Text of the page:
This is the nail salon, right? I take your dirty money and I slip it into the salon's nice, clean cash flow.
That's called layering.
Final step, integration.
The revenues from the salon go to the owner.
That's you.
Your filthy drug money has been transformed into nice, clean, taxable income, brought to you by a savvy investment in a thriving business.
So you want me to buy this place so I can pay taxes.
I'm a criminal, yo.
Yeah, and if you want to stay a criminal and not become, say, a convict, then maybe you should grow up and listen to your lawyer.
Right, so you can get your 5%.
No, that's 17%.
I heard you say 5.
You said it right in front of me.
Yeah.
That was for your partner.
It's privileges of seniority and all.
But for you, it's the usual.
Hey, what, you-- Hey, listen to-- Come on, I'm talking to you about your future here.
Listen to reason.
How is your brother-in-law? He'll live.
Good.
I'm glad.
Walter, you seem troubled.
How can I help you? I asked to see you in order to clear the air.
There are some issues that could cause a misunderstanding between us, and I think it's in our best interest to lay the cards on the table.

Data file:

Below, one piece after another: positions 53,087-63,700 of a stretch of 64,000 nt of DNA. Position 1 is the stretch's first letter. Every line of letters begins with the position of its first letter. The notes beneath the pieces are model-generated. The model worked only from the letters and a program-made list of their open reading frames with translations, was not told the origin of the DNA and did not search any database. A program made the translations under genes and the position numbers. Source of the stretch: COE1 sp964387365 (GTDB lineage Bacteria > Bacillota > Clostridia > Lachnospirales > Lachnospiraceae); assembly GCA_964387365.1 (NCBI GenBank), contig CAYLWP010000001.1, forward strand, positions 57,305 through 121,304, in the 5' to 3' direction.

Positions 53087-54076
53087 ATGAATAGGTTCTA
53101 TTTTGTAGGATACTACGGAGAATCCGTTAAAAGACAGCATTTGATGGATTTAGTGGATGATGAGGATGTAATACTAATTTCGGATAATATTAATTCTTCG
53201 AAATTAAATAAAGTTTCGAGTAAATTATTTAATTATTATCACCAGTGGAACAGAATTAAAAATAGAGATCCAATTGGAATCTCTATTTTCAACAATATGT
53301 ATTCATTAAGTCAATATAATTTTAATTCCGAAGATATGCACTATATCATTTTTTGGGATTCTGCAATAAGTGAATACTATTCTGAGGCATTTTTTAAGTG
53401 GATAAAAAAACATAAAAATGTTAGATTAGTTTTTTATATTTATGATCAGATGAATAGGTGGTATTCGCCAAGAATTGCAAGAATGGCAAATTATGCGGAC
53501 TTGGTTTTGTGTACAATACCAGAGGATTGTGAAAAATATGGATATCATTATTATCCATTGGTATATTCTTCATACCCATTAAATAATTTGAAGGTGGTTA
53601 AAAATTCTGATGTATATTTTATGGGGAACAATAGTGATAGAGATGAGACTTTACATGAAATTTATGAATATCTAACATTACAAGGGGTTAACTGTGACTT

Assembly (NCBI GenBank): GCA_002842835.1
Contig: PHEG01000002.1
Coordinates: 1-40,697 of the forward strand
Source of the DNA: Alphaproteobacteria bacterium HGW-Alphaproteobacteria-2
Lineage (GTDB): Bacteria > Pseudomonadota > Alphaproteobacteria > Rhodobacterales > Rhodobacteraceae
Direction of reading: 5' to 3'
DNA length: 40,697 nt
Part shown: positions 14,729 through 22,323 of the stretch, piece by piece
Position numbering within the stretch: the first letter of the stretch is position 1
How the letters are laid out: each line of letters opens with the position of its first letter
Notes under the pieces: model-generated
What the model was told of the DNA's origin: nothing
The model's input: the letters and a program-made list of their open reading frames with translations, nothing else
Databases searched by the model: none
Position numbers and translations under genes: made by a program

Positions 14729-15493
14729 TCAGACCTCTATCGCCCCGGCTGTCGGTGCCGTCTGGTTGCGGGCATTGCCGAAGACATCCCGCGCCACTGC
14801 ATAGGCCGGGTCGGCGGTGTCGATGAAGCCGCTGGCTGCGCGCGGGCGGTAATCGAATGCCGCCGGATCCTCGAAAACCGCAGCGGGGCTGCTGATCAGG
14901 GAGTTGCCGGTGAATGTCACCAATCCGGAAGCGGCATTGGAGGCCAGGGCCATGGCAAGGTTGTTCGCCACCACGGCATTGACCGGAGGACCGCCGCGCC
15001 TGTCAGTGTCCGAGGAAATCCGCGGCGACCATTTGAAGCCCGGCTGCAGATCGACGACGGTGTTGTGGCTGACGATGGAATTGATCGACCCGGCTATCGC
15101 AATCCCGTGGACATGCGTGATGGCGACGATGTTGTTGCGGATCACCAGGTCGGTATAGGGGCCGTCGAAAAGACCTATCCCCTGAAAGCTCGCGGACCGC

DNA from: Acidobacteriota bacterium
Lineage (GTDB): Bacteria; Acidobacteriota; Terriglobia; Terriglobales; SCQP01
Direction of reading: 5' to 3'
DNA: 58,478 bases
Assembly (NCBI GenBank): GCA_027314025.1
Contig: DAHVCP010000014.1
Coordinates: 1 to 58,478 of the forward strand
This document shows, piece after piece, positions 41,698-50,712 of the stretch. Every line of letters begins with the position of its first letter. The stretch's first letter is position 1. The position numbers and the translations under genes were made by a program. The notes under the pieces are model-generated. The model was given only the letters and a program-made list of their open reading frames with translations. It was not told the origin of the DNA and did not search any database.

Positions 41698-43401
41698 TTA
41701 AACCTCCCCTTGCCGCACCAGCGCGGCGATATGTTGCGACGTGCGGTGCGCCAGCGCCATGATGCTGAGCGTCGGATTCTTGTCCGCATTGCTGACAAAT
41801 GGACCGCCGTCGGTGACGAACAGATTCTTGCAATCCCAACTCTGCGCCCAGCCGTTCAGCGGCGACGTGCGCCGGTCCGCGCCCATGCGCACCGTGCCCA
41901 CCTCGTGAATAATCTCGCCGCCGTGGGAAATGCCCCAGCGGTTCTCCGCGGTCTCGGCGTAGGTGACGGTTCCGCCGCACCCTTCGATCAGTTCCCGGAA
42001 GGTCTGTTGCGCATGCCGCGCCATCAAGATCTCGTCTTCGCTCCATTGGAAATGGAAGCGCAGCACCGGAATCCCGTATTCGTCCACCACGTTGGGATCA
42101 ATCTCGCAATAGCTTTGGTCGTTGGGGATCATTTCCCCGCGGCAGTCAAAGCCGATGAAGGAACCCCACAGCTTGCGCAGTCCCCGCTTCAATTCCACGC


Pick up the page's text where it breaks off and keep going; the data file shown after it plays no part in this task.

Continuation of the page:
That's the best way to do business.
My brother-in-law, moments before he was attacked-- someone called to warn him.
I believe that same person was protecting me.
Those two men, the assassins-- I believe I was their prime target, but that somehow they were steered away from me to my brother-in-law.
Because of this intervention, I am alive.
And yet I think that this person was playing a much deeper game.
He made that phone call because he wanted a shootout, not a silent assassination.
In one stroke he bloodied both sides, set the American and Mexican governments against the cartel, and cut off the supply of methamphetamine to the Southwest.
If this man had his own source of product on this side of the border he would have the market to himself.
The rewards would be enormous.
We're both adults.
I can't pretend I don't know that person is you.
I want there to be no confusion.
I know I owe you my life.
And more than that, I respect the strategy.
In your position, I wouldn't done the same.
One issue which troubles me-- I don't know what happens when our three-month contract ends.
What would you like to happen? You know why I do this.
I want security for my family.
Then you have it.
Three million for three month.
That was our agreement.
Extended annually, twelve million a year.
Call it fifteen.
Open-ended.
Would that be agreeable? [motor accelerating] [truck horn blares] [tires screeching] [gasps] [exhales] Part of the reason we talk about what gets us riled up, in our daily lives is to help each other put a finger on what our relapse triggers might be, head off our disease before it comes back.